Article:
Define Lambda function handler in Java - AWS Lambda

Define Lambda function handler in Java

The Lambda function handler is the method in your function code that processes events. When your function is invoked, Lambda runs the handler method. Your function runs until the handler returns a response, exits, or times out.

The GitHub repo for this guide provides easy-to-deploy sample applications that demonstrate a variety of handler types. For details, see the end of this topic.

Example handler: Java 17 runtimes

In the following Java 17 example, a class named HandlerIntegerJava17 defines a handler method named handleRequest. The handler method takes in the following inputs:

  • An IntegerRecord, which is a custom Java record that represents event data. In this example, we define IntegerRecord as follows:

    record IntegerRecord(int x, int y, String message) { }
  • A context object, which provides methods and properties that provide information about the invocation, function, and execution environment.

Suppose we want to write a function that logs the message from the input IntegerRecord, and returns the sum of x and y. The following is the function code:

package example; import; import; import; // Handler value: example.HandlerInteger public class HandlerIntegerJava17 implements RequestHandler<IntegerRecord, Integer>{ @Override /* * Takes in an InputRecord, which contains two integers and a String. * Logs the String, then returns the sum of the two Integers. */ public Integer handleRequest(IntegerRecord event, Context context) { LambdaLogger logger = context.getLogger(); logger.log("String found: " + event.message()); return event.x() + event.y(); } } record IntegerRecord(int x, int y, String message) { }

You specify which method you want Lambda to invoke by setting the handler parameter on your function's configuration. You can express the hander in the following formats:

  • package.Class::method – Full format. For example: example.Handler::handleRequest.

  • package.Class – Abbreviated format for classes that implement a handler interface. For example: example.Handler.

When Lambda invokes your handler, the Lambda runtime receives an event as a JSON-formatted string and converts it into an object. For the previous example, a sample event might look like the following:

Example event.json
{ "x": 1, "y": 20, "message": "Hello World!" }

You can save this file and test your function locally with the following AWS Command Line Interface (CLI) command:

aws lambda invoke --function-name function_name --payload file://event.json out.json

Example handler: Java 11 runtimes and below

Lambda supports records in Java 17 and later runtimes. In all Java runtimes, you can use a class to represent event data. The following example takes a list of integers and a context object as input, and returns the sum of all integers in the list.


In the following example, a class named Handler defines a handler method named handleRequest. The handler method takes an event and context object as input and returns a string.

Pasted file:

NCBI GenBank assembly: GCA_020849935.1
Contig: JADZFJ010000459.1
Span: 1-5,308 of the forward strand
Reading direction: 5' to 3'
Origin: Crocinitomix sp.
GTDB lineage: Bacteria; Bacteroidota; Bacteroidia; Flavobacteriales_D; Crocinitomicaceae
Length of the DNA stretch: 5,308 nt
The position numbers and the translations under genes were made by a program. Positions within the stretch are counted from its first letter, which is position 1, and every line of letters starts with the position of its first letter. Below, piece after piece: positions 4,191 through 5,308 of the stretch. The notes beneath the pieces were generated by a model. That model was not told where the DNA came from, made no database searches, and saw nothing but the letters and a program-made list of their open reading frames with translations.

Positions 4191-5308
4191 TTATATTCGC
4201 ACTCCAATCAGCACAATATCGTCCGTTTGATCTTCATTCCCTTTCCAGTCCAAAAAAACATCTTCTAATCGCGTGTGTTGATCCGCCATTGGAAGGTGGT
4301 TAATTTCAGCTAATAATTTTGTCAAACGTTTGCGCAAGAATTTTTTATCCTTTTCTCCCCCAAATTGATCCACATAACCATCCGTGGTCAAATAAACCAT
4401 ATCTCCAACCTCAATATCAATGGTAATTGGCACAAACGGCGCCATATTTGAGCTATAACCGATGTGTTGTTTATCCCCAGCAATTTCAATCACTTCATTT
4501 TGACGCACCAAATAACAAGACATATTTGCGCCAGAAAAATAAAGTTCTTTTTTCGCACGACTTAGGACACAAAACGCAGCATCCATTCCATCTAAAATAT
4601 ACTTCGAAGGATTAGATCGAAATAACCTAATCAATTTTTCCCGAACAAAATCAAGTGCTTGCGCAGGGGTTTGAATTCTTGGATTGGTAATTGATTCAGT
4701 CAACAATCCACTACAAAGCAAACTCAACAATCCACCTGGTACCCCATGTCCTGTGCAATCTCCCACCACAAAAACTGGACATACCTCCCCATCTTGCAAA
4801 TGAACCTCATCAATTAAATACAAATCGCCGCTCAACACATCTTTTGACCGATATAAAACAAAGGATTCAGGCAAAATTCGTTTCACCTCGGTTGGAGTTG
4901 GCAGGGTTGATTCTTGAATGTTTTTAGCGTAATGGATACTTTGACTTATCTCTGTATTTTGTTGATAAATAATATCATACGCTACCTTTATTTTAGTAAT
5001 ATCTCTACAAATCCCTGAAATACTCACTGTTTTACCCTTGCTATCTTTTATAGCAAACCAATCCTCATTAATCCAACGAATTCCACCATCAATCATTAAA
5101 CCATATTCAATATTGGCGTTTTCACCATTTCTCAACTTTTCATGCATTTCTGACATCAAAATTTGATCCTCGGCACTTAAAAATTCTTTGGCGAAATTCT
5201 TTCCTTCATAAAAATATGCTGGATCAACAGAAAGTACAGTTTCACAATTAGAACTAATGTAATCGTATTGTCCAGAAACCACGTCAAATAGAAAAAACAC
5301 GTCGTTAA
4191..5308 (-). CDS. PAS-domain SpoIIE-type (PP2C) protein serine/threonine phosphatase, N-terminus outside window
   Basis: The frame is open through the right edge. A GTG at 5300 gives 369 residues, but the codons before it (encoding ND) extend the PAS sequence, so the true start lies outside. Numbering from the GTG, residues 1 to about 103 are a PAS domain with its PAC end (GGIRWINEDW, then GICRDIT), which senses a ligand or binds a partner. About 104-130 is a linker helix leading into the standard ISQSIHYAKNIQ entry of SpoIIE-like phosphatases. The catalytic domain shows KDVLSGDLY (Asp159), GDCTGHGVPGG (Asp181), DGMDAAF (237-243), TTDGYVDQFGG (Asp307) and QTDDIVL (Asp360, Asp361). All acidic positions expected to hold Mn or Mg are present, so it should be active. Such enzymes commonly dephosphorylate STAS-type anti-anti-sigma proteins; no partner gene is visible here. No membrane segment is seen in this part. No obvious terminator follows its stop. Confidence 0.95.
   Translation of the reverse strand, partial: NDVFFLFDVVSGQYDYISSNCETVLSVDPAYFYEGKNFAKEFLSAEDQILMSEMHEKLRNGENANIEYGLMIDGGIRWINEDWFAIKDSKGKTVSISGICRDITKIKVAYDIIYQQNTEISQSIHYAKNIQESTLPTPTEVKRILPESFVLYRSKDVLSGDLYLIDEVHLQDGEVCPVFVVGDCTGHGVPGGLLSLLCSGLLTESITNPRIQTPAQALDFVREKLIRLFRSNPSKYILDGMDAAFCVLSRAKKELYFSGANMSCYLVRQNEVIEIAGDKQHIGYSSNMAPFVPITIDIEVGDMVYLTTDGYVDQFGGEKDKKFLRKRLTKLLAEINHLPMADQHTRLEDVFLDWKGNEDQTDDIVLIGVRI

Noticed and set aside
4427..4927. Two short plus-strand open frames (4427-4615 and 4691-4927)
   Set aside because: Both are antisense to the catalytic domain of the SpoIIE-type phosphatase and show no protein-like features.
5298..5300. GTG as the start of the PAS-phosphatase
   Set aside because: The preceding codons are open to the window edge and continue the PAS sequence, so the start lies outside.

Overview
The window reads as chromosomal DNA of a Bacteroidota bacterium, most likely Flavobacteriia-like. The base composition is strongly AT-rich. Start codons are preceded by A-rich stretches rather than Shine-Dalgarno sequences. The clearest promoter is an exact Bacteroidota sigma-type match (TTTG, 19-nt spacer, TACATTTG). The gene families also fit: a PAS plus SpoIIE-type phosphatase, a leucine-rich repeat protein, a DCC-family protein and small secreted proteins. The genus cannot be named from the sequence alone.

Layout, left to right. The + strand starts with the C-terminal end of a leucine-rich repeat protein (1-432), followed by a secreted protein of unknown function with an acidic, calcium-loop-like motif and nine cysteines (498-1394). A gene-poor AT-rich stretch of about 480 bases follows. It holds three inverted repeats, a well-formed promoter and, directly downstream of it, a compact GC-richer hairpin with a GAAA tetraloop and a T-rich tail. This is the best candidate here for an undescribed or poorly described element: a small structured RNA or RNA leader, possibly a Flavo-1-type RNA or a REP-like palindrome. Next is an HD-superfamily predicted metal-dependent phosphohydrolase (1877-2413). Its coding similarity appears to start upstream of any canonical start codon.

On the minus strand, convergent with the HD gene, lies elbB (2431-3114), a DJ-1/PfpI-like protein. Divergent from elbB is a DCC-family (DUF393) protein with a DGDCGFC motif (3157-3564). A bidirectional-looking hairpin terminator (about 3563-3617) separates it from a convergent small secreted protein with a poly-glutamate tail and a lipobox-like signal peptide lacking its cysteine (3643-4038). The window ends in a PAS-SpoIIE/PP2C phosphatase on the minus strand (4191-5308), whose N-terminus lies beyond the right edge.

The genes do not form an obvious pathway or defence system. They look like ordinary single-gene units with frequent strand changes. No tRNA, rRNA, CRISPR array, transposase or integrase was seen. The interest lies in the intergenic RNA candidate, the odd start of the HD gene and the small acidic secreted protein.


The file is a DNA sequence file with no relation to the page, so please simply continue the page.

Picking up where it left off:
package example; import; import; import; import java.util.List; // Handler value: example.HandlerList public class HandlerList implements RequestHandler<List<Integer>, Integer>{ @Override /* * Takes a list of Integers and returns its sum. */ public Integer handleRequest(List<Integer> event, Context context) { LambdaLogger logger = context.getLogger(); logger.log("EVENT TYPE: " + event.getClass().toString()); return; } }

For more examples, see Sample handler code.

Initialization code

Lambda runs your static code and the class constructor during the initialization phase before invoking your function for the first time. Resources created during initialization stay in memory between invocations and can be reused by the handler thousands of times. Thus, you can add initialization code outside of your main handler method to save compute time and reuse resources across multiple invocations.

In the following example, the client initialization code is outside the main handler method. The runtime initializes the client before the function serves its first event. Subsequent events are much faster because Lambda doesn't need to initialize the client again.

package example; import; import; import; import java.util.Map; import; import; import; // Handler value: example.Handler public class Handler implements RequestHandler<Map<String,String>, String> { private static final LambdaClient lambdaClient = LambdaClient.builder().build(); @Override public String handleRequest(Map<String,String> event, Context context) { LambdaLogger logger = context.getLogger(); logger.log("Handler invoked"); GetAccountSettingsResponse response = null; try { response = lambdaClient.getAccountSettings(); } catch(LambdaException e) { logger.log(e.getMessage()); } return response != null ? "Total code size for your account is " + response.accountLimit().totalCodeSize() + " bytes" : "Error"; } }

Choosing input and output types

You specify the type of object that the event maps to in the handler method's signature. In the preceding example, the Java runtime deserializes the event into a type that implements the Map<String,String> interface. String-to-string maps work for flat events like the following:

Example Event.json – Weather data
{ "temperatureK": 281, "windKmh": -3, "humidityPct": 0.55, "pressureHPa": 1020 }

However, the value of each field must be a string or number. If the event includes a field that has an object as a value, the runtime can't deserialize it and returns an error.